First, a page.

By Tuesday night, the NHL had seen 10,226 shots and 904 goals. That’s a 8.8 shooting percent. One out of every 11 or 12 shots on target gets through in this game, and every single one of them has a story to tell.
In the Caps’ corner of the league, those stories have been tragic– coming at the worst times and in the worst ways. Despite outshooting their opponents 334 to 280 in all game situations, the Caps have outscored their opponents just 34 to 31.
Put another way: the Caps aren’t getting the bounces.
The Caps’ excruciating 4-3 overtime loss to the Calgary Flames was more evidence of how elusive goals can be– and how downright stupid they can be as well.
About halfway through the game, Marcus Johansson led the Capitals into the offensive zone. With Troy Brouwer skating up the middle, Johansson put a hard shot off the boards behind Jonas Hiller.
Technically, that should have been marked a missed shot with a zero percent chance of going in. Instead, the puck found the back of Hiller’s skate pad and scooted into the net, tying the game at two.
We never see goals like that. Well, except when Joel Ward did basically the same thing against the Devils on October 16th.
The Caps have a terrific power play, but they haven’t always been great at 5v3. When Joel Ward got the puck on his stick during a two-man advantage at the end of the second period, he had a good chance to score– but probably not much better than one-in-five from that narrow angle.
Ward’s shot doesn’t have a clear path. It first hits the post (again, that’d technically be a missed shot), then it hits either Mark Giordano or Jonas Hiller before crossing the goal line. Greasy and unlikely like meeting your future spouse at Waffle House.
You’re not supposed to be able to score from behind the net. The part of the net that is open faces in the other direction, so if you’re back there you’re not going to score.
That’s the way it’s supposed to work, but physics have lately had a tenuous grasp on Capitals hockey. Markus Granlund‘s tying goal in the third period is the best example of that.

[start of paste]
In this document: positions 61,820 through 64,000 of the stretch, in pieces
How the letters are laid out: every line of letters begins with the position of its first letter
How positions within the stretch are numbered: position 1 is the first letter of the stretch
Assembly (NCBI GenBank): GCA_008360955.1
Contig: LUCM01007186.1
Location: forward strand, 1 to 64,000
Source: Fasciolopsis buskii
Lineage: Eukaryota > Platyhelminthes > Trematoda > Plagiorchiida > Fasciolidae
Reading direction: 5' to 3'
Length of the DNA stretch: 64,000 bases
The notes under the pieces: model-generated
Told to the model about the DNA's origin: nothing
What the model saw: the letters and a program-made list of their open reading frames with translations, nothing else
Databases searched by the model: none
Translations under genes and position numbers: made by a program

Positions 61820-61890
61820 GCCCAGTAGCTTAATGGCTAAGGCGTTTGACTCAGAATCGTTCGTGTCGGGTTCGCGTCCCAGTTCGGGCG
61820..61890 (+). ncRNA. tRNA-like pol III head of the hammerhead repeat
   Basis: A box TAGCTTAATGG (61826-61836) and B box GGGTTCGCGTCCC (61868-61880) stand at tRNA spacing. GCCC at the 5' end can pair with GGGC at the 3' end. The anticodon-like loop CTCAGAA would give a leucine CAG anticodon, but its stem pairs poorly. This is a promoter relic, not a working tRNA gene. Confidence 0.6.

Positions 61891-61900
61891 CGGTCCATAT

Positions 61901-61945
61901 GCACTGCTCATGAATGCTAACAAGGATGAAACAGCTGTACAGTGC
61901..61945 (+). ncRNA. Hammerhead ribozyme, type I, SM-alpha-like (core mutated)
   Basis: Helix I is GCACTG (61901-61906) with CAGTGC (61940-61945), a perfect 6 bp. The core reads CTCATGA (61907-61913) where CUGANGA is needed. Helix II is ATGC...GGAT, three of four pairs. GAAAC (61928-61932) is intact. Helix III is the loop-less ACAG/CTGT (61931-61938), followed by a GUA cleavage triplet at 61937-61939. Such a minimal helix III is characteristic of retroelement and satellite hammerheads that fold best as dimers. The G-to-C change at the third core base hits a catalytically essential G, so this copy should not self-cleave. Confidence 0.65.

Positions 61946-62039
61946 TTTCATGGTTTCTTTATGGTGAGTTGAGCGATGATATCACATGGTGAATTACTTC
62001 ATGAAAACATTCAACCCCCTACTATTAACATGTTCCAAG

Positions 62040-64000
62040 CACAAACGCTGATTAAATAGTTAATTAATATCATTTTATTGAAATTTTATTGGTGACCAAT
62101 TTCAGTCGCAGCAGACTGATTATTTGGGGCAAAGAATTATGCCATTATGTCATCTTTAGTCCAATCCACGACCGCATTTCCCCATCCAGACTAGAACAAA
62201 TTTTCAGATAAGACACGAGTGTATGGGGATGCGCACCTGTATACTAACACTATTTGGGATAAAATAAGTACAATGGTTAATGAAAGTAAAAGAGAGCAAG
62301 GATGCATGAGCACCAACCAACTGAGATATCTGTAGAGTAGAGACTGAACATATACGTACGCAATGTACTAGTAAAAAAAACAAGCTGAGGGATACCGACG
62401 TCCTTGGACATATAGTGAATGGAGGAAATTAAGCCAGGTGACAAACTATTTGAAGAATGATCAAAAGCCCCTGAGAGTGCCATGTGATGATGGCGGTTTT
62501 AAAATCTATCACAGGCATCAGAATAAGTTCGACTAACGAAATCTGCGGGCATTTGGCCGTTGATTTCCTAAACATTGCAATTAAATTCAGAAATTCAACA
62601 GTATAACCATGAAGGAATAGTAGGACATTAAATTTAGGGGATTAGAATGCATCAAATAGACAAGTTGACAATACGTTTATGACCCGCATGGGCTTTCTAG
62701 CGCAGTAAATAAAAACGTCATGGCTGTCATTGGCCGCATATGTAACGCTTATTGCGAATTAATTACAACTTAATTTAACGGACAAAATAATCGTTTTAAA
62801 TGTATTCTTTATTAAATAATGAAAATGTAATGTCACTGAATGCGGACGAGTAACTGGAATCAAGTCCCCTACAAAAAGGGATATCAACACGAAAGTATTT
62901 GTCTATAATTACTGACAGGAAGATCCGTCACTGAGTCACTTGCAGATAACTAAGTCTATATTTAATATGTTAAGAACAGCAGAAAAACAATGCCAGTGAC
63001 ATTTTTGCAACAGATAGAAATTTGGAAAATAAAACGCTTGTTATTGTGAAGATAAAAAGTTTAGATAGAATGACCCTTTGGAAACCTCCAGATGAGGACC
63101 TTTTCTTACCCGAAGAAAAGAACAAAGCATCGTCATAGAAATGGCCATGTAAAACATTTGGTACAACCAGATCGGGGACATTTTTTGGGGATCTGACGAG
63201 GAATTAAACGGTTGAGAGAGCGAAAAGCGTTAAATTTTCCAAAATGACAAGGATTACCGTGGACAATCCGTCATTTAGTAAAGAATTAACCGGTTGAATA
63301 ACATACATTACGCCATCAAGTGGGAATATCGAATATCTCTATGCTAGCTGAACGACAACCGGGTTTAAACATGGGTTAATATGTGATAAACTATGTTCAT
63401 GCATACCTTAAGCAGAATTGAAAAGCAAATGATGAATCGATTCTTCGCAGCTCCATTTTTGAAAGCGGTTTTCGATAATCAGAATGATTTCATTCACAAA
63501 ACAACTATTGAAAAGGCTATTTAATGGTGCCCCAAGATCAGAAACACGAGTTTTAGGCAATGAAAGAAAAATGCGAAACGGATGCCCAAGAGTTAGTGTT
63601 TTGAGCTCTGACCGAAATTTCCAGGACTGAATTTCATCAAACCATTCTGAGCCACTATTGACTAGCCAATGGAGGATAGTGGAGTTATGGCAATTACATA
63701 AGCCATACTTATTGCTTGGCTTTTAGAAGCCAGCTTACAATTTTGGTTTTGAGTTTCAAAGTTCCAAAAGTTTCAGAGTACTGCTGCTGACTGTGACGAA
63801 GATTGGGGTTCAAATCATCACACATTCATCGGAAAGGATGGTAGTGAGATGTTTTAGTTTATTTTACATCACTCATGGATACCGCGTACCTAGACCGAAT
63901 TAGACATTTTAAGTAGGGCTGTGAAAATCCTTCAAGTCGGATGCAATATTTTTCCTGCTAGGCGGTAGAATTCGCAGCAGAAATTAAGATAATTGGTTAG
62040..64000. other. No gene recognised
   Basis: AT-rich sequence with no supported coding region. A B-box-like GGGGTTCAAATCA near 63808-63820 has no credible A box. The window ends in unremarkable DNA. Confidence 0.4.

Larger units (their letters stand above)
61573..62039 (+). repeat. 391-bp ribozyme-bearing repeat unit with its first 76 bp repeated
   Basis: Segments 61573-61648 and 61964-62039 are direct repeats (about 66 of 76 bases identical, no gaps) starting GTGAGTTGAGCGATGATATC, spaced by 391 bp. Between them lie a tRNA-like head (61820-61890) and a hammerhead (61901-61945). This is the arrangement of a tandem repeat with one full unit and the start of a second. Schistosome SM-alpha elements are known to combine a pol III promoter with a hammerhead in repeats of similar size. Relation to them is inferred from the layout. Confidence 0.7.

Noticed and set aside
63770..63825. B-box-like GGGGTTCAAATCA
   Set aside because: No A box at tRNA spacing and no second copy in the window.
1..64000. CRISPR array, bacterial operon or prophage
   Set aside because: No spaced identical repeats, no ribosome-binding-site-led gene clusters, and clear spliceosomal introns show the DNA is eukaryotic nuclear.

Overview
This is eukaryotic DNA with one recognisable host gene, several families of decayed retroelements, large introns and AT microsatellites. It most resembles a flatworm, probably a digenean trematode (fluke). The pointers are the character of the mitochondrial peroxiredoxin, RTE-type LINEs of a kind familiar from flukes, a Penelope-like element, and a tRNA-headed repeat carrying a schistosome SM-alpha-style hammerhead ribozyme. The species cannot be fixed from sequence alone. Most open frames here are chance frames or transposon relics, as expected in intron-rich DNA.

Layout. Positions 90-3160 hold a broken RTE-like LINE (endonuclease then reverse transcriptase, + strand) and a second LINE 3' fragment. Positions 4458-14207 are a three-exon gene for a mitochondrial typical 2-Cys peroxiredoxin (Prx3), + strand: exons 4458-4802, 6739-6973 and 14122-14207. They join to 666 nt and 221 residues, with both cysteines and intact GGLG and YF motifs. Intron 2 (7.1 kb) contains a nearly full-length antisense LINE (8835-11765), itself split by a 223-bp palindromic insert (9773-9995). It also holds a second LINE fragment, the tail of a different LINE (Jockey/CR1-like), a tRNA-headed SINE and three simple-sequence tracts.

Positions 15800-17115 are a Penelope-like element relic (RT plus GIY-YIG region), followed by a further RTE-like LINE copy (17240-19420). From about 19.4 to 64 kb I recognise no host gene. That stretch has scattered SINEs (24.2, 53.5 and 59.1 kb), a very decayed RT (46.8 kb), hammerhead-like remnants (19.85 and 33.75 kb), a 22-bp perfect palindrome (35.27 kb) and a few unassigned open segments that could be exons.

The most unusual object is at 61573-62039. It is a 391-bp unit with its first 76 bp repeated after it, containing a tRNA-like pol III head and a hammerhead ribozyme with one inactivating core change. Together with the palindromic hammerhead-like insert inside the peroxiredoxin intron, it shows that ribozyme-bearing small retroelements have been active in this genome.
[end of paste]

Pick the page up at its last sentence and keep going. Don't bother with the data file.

The Flames are dumping and changing here. Granlund is just buying time, chasing the puck behind the Caps net and sparring with Orpik and Green. Green raced to the corner as Orpik went to the middle, but Green’s hard-around pass died on Granlund’s stick. Without looking, and from behind the net, Granlund sent the puck backwards, where it went off Johansson, off Brouwer, nothing but net.
Here’s Danny’s Vine of it.
No one knows with any certainty which shots will go in and which will not. It’s uncommon, but sometimes a shot with virtually no chance of scoring ends up changing a game. Of the three goals above, none would have even been called a shot on goal had they not ended up in the back of the net.
When we muse about PDO and fluctuating shooting percentages, this is the heart of it. Over the course of a whole season, the good bounces and the bad bounces should be close to a wash. But in a single game like Tuesday’s, they’re the difference-maker.
That’s hockey. And that’s why possession and outshooting your opponent is so important.
Russian Machine Never Breaks is not associated with the Washington Capitals; Monumental Sports, the NHL, or its properties. Not even a little bit.
All original content on russianmachineneverbreaks.com is licensed under Creative Commons Attribution-NonCommercial-ShareAlike 3.0 Unported (CC BY-NC-SA 3.0)– unless otherwise stated or superseded by another license. You are free to share, copy, and remix this content so long as it is attributed, done for noncommercial purposes, and done so under a license similar to this one.